With a background in network television news, “Deliver Us From Evil” director Amy Berg is an Emmy Award winner for her work, tackling such topics as sexual assault, women in prison, clergy abuse, battered women, unsafe public playgrounds, poverty, illegal drug dispersion, illicit medical doctors and toxic pollutants. Last year, she launched Disarming Films to produce theatrical documentaries.
“Deliver Us From Evil” debuted this summer at the Los Angeles Film Festival where she won the Target Documentary Award and a $50,000 cash prize; the film was subsequently acquired by Lionsgate for this week’s theatrical release.
“This was a difficult doc to make,” Berg said, accepting her prize at the LA Film Festival. “It was even more difficult not to make it.”
Berg recently participated in indieWIRE’s email interview series and her answers to our questions are published below.
Would you please tell us a bit more about yourself?
I was born in Los Angeles, grew up in the San Fernando Valley and currently live in Santa Monica. I studied journalism at Cal State Northridge and spent years producing hard-hitting documentary segments for CNN Investigations and CBS’ “30 Minutes of Special Assignment.”
What were the circumstances that lead you to become a filmmaker? Or how did you learn about filmmaking? And any other insights you think might be interesting…
I owe a lot to my training as a journalist where I not only learned a great deal about the technical process of filmmaking but I also had the chance to really hone my ability to tell a good news story. Eventually I grew to find working within the confines of television extremely limiting as almost everything is subjected to network standards and restrictions. Around the same time, the news networks were starting to grow weary of sex abuse stories after the 2002 Boston Diocese scandal – in their minds Clergy sex abuse was “old news.” I decided to prove them wrong by finding a new and different medium that would put my story out there. Plus I’m a total cinephile so the idea of making a film has always been something that appealed to me.
So, can you elaborate further on how the initial idea for your film evolved?
Investigating clergy sex abuse cases for CNN and CBS, I had become all too familiar with the more than 550 priests who had abused children under the jurisdiction of Roger Mahony. In 2004, I contacted Oliver O’Grady, the pedophile priest whose confession my film centers around. During his twenty years in the Church, O’Grady had molested dozens of children across Northern California as his superiors knowingly moved him from parish to parish. In 2001, he had been deported to Ireland, his birthplace, following the completion of a 7-year prison sentence. After five months of weekly hour-long phone conversations, he agreed to meet with me in person. I immediately flew to Ireland and as soon as we met I instantly recognized the potential for a compelling film. I really saw this as a story that needed to be told.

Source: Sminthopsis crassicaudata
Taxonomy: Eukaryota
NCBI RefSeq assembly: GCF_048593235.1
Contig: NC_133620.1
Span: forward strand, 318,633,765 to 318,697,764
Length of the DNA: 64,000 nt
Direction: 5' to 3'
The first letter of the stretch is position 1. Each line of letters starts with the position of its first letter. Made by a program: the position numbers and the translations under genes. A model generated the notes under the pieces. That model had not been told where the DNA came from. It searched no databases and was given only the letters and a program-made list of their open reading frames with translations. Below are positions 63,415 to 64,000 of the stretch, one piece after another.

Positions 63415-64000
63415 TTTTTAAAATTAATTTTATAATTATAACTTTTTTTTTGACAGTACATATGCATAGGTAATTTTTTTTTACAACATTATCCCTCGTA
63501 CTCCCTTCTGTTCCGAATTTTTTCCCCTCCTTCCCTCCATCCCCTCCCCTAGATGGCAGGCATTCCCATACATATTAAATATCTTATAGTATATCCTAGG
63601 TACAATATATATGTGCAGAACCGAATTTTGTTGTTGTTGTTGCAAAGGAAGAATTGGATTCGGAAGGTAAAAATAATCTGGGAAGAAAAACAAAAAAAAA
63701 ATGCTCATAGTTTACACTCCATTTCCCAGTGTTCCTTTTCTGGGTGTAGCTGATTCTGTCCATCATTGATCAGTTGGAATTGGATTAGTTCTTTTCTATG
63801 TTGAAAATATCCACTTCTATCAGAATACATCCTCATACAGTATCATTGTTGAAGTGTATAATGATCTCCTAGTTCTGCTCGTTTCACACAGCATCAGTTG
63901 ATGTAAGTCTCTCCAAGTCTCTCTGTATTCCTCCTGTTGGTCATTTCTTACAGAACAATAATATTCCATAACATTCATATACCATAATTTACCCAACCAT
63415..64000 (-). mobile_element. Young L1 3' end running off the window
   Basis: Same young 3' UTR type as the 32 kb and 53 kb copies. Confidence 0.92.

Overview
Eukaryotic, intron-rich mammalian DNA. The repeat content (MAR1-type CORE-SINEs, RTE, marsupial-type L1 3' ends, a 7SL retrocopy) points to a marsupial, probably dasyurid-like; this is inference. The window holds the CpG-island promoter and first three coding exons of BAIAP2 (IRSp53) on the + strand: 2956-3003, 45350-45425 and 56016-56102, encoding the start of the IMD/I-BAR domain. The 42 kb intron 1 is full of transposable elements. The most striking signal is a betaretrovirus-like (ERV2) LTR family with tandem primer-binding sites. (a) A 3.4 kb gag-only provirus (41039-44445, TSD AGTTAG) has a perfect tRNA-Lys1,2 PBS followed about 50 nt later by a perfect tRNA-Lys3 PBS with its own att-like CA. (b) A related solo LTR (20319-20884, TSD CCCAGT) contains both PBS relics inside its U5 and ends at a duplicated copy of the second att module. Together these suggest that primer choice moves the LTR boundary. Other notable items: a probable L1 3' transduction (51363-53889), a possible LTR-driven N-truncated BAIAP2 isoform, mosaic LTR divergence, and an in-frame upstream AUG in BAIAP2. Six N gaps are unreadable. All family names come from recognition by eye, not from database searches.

What were some of the biggest challenges you faced in either developing the project or making and securing distribution for the movie?
As a first time filmmaker, taking on a 90-minute project was daunting since my biggest story as a journalist had been a 30 minute special. Once I started shooting, however, I quickly realized that the bigger problem was going to be deciding what to cut. Another challenge I didn’t really see coming was the amount of time I had to invest in order to get the sex abuse survivors who appear in the film to open up. At first they were leery of me – I had after all spent a significant amount of time with the man who had violated them. Ultimately, I came to understand that the physical and spiritual abuse they suffered was deeper and more destructive than I ever realized. I hope the film helped to serve as a forum for them to express themselves and move on and to give the more than 80% of victims who have yet to come forward the courage to do the same.
What are your biggest creative influences?
I’m a huge fan of muckraking documentarians like Michael Moore. The Dogma 95 neo-neorealism films also had a profound effect on me. I tend to love narrative cineastes that employ a documentary style — Alejandro Innaritu and Gus Van Sant to name two. I found the work I did as a journalist artistically unsatisfying so I definitely took an aesthetically-conscious approach to “Deliver Us from Evil.” Before I even started shooting, I had a very specific idea of how I wanted the film to look. I choose my two cinematographers, Jacob Kusk and Jens Schlosser, because they had a similar style to Rodrigo Prieto (“21 Grams“) and Harris Savides (“Elephant“).
What are some of your all-time favorite films?
“Eyes Wide Shut” and all Stanley Kubrick, “The Thin Blue Line,” “Eternal Sunshine of the Spotless Mind,” “Bowling for Columbine,” “My Own Private Idaho,” “The Sweet Hereafter” and the list goes on and on and on….
How do you define success as a filmmaker? What are your personal goals as a filmmaker?
Well, I’ve given up my day job – does that mean I’ve made it? Last year, I launched Disarming Films to produce long-form documentaries for theatrical release. Now I’m also exploring other genres and have several projects in development. One of the projects is about the decline of the Alaskan culture and the hybrid culture that now exists in the small villages of Alaska. I think I’ll always aim to make humanistic films that take a hard look at social injustices and institutional failings. I also subscribe to the theory that we’re all in this together and everything we do or don’t do – whether we choose to speak up or stay silent – has an effect. I believe it was William Saroyan who said “no man’s guilt is not yours, nor is any man’s innocence a thing apart.”
[For more information on the “Deliver Us From Evil,” visit the film’s website.